Their famous Kaiseki dishes include: Fresh Aburi Engawa (lightly grilled flatfish), market fresh Honmaguro Toro (blue fin tuna belly) and soft shell crabs. Their must-haves also include: Shiitake Ebi Nikutsume, Zensai Moriawase, Assorted Specialty Sushi and Sashimi. For the main dishes the topsellers are: Tempura Moriawase – 9 kinds Teppanyaki Live Lobster
Inagiku Kaiseki. For your sweet ending, you might want to try: Homemade Ice Cream: Wasabi, Red Bean, Black Bean or Green Tea.

With the city’s finest Japanese cuisine and an extensive list of Sake from which to choose, Inagiku redefines the art of avante-garde Japanese dining.

I’ve always been a fan of ‘fresh’– yeah, the freshest ingredients excite me no end. It’s got the stamp of the perfect quality I always look after in the food I eat. At Inagiku, fresh is a big word-ALWAYS.

After sampling Inagiku, I suddenly kinda raised the bar in Japanese dining a notch higher. It was such a delightful experience sampling their food!

Aside from the excellent food, the ambience was also something to check out. Cozy, laidback and perfect for some catch up chats, you’ll never feel the rush to leave.

(63 2) 840 0884

Lunch: 11.30am – 2.30pm
Dinner: 6.30pm – 10.30pm


Level 2

Dress Code

Smart casual

Smoking Policy

Inagiku accommodates both smokers and non-smokers

Adobong Pusit


Was happy hearing from a High School friend, Cathee. Thanks my friend for this recipe!

ADOBONG PUSIT: A Promdilayf Special

Dear Caren,

Hi! How are you?  I guess we all got busy jumpstarting our careers and later became preoccupied with starting our own families.  I’m just so glad and thankful for the wonders of modern technology.  I’ve happily reconnected with most of our batchmates and schoolmates through Facebook and from time to time, get a chance to chat with them online.

Maybe I should keep you up to speed with what has happened to me over the last many years or so.  When we graduated from the university, I began my corporate life with what was Aboitiz Shipping then (now known as Aboitiz Transport System Corporation) and built a career in the Training and Development arena.  By 1998, I moved to Cebu to fill in a vacant Training position there.  It was so overwhelming for me as I’ve never been away from my family and comfort zone until then.  Slowly, I got used to independent living and later on, learned to love and appreciate the freedom I had.  It was in Cebu where I met my husband.  I met him in the middle of 1998 and we got married three years later. 

In late 2001, my hubby made a career shift that brought us to General Santos City.  By this time, I had left corporate life to concentrate on building my family life.  With so much time on my hands and my husband busy with out-of-town trips, I busied myself at home by getting reacquainted with cooking.  As a young girl, I’ve always loved to cook and learned so much about it from my Mom and Aunt.  Like them, I took the “ouido” style of cooking…I rarely measured my ingredients and would mostly go by look, feel and taste.  Being away from home, I had to learn old family favorites like Mechado, Adobong Batangas, Sinampalukang Manok and Adobong Pusit so that I wouldn’t miss them so much..Marrying a Cebuano, I was able to stretch my food repertoire to include Visayan fare like Utan Bisaya, Tinolang Isda and Inun-unan,  While the training room or conference room was my kingdom during my corporate days, the kitchen became my dominion beginning early 2002.  Suffice to say, I lord over it until now and have no plans to relinquish it anytime soon.  By the time we got reassigned to Butuan City in early 2007, our family has grown to include my firstborn son, Jarred Andrei, who is now 7 years old and Caitlin Alyssa, 3.5 years old.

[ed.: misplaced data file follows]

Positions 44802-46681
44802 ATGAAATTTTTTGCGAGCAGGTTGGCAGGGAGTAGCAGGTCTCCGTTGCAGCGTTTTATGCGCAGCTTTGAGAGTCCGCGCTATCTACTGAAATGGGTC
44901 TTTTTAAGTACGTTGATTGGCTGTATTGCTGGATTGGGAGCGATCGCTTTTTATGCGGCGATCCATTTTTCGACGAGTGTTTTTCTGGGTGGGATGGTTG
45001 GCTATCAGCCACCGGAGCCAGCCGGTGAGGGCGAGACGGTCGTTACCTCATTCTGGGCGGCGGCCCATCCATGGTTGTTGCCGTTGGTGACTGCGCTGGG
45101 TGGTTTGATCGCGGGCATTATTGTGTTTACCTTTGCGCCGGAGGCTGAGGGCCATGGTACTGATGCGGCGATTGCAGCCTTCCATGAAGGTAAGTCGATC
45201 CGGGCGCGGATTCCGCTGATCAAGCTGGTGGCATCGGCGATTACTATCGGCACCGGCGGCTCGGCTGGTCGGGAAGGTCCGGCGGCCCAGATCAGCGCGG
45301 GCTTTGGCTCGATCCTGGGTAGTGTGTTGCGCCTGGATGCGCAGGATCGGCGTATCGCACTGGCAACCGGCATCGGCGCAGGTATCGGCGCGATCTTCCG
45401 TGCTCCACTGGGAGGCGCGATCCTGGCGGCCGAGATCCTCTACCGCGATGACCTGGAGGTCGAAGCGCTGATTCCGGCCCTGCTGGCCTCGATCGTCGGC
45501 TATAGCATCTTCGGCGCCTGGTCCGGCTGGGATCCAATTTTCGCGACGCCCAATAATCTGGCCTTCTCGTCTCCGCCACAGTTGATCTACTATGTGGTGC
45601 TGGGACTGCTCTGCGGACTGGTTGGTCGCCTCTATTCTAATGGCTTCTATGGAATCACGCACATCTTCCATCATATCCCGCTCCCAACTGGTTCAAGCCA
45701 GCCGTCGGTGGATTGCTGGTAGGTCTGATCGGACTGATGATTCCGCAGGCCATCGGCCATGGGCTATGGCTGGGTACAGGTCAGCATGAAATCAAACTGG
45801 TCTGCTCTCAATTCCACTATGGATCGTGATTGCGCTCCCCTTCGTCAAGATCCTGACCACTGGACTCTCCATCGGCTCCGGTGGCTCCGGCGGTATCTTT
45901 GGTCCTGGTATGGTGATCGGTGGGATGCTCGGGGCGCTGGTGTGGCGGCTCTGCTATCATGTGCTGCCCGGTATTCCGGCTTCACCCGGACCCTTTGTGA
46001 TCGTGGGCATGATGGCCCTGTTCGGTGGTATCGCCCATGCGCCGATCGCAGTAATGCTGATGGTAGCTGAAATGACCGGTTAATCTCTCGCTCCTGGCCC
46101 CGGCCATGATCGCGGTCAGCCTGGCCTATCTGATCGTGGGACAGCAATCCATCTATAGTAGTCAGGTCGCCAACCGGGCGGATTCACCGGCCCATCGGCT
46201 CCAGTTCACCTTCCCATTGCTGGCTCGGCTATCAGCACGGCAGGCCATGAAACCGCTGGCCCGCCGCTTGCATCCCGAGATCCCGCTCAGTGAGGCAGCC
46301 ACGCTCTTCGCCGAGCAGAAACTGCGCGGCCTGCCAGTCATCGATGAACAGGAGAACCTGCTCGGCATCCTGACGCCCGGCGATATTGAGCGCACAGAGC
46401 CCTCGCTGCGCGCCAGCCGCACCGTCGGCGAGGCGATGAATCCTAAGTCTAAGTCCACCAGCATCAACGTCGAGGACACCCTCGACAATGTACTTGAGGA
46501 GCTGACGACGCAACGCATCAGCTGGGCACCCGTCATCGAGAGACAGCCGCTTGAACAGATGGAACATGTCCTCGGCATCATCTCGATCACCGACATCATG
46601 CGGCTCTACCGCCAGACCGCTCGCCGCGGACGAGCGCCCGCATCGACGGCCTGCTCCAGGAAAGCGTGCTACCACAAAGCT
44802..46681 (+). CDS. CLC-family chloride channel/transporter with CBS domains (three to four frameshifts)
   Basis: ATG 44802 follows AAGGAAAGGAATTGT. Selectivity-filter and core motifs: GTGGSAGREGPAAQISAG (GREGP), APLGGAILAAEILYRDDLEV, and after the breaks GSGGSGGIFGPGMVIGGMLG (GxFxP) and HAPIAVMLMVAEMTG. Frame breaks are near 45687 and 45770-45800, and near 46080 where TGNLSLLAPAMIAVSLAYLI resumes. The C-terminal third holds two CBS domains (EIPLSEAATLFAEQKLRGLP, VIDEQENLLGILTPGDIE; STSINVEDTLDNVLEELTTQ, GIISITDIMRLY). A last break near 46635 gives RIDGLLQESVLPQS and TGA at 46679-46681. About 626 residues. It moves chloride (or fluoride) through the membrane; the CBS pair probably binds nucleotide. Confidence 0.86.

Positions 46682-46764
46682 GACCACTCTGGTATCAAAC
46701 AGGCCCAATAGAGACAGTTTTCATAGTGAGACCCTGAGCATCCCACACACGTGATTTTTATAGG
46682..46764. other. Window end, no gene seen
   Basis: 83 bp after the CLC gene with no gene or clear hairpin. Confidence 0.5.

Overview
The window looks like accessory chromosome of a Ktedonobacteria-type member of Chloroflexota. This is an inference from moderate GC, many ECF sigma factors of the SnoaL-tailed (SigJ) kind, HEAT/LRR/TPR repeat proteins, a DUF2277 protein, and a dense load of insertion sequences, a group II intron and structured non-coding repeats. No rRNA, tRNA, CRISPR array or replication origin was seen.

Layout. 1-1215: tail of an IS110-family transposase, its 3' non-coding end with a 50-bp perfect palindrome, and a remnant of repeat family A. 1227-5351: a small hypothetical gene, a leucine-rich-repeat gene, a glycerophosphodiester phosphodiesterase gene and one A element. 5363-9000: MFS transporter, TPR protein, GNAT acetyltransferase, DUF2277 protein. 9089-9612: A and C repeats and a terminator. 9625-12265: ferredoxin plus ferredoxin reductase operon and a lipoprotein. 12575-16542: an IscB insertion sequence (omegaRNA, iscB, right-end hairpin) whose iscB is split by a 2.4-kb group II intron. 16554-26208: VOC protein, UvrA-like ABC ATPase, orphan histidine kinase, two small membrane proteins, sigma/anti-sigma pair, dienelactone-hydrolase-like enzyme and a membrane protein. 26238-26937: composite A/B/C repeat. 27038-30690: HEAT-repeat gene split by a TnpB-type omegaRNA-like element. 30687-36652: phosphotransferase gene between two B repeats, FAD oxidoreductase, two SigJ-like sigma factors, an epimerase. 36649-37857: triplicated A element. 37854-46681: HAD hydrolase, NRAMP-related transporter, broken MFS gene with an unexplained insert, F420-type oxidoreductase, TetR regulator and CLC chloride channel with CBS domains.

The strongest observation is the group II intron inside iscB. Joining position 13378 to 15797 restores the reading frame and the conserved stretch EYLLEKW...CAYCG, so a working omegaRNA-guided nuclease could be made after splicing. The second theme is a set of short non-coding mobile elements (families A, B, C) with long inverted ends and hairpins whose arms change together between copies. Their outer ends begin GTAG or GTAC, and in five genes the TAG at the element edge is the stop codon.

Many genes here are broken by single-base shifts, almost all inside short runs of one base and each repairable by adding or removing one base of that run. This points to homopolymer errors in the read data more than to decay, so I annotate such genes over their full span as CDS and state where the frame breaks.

When we moved to Butuan City, hubby gifted me with my very own range oven.  With my new cooking buddy, I started to reunite myself with an old love – baking.  Armed with loads of baking recipes from the web, I experimented with all sorts of cookies, pastries and cakes.  Over the Christmas holidays in 2008, I went full swing with baking and used my creations as gifts for family and friends.  I also learned several other recipes that make use of baking.  One of these is your famous Baked Macaroni.  It became the highlight of our Noche Buena feast that year.  Other goodies I’ve learned to prepare using the oven includes Meatloaf (which is my Mom’s specialty), Roast Chicken and Oven Fries.

Last year, we welcomed another addition to our growing family, another girl, Cathleen Janelle.  With hubby and three kids below 10, my hands are full with Mommy duties.  Cooking and baking have become great ways for me to express myself and at the same time please my hungry brood.  My two older kids love to see me in the kitchen all the time and they’re always excited to find out what surprise I’ve concocted for them every meal time.  And so from my promdi kitchen, I share with you a family favorite – ADOBONG PUSIT.  I hope you and your readers enjoy it.  I’m looking forward to more foodie discoveries on your food blog and maybe in the future we can have a cooking marathon webcast through Skype.  Wouldn’t that be something?